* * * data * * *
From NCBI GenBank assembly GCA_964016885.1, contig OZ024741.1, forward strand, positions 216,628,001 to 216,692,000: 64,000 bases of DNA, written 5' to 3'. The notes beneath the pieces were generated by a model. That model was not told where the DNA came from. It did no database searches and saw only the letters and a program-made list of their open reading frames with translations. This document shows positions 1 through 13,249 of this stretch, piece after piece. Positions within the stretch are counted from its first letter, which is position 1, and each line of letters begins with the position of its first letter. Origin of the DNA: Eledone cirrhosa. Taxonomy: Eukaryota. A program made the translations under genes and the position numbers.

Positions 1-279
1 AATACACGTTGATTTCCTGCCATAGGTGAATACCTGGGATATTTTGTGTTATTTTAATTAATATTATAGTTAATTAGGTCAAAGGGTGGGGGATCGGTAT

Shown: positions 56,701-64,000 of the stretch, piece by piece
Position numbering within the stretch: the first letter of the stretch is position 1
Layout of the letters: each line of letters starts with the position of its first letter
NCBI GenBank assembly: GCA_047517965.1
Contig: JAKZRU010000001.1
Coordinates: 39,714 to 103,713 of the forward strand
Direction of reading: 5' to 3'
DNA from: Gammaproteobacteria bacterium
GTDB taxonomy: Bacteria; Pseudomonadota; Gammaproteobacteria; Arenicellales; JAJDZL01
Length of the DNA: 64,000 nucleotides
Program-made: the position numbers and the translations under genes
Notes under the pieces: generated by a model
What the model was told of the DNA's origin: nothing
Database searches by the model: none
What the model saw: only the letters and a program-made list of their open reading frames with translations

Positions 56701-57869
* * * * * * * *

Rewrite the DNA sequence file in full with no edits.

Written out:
From NCBI GenBank assembly GCA_964016885.1, contig OZ024741.1, forward strand, positions 216,628,001 to 216,692,000: 64,000 bases of DNA, written 5' to 3'. The notes beneath the pieces were generated by a model. That model was not told where the DNA came from. It did no database searches and saw only the letters and a program-made list of their open reading frames with translations. This document shows positions 1 through 13,249 of this stretch, piece after piece. Positions within the stretch are counted from its first letter, which is position 1, and each line of letters begins with the position of its first letter. Origin of the DNA: Eledone cirrhosa. Taxonomy: Eukaryota. A program made the translations under genes and the position numbers.

Positions 1-279
1 AATACACGTTGATTTCCTGCCATAGGTGAATACCTGGGATATTTTGTGTTATTTTAATTAATATTATAGTTAATTAGGTCAAAGGGTGGGGGATCGGTAT

Shown: positions 56,701-64,000 of the stretch, piece by piece
Position numbering within the stretch: the first letter of the stretch is position 1
Layout of the letters: each line of letters starts with the position of its first letter
NCBI GenBank assembly: GCA_047517965.1
Contig: JAKZRU010000001.1
Coordinates: 39,714 to 103,713 of the forward strand
Direction of reading: 5' to 3'
DNA from: Gammaproteobacteria bacterium
GTDB taxonomy: Bacteria; Pseudomonadota; Gammaproteobacteria; Arenicellales; JAJDZL01
Length of the DNA: 64,000 nucleotides
Program-made: the position numbers and the translations under genes
Notes under the pieces: generated by a model
What the model was told of the DNA's origin: nothing
Database searches by the model: none
What the model saw: only the letters and a program-made list of their open reading frames with translations

Positions 56701-57869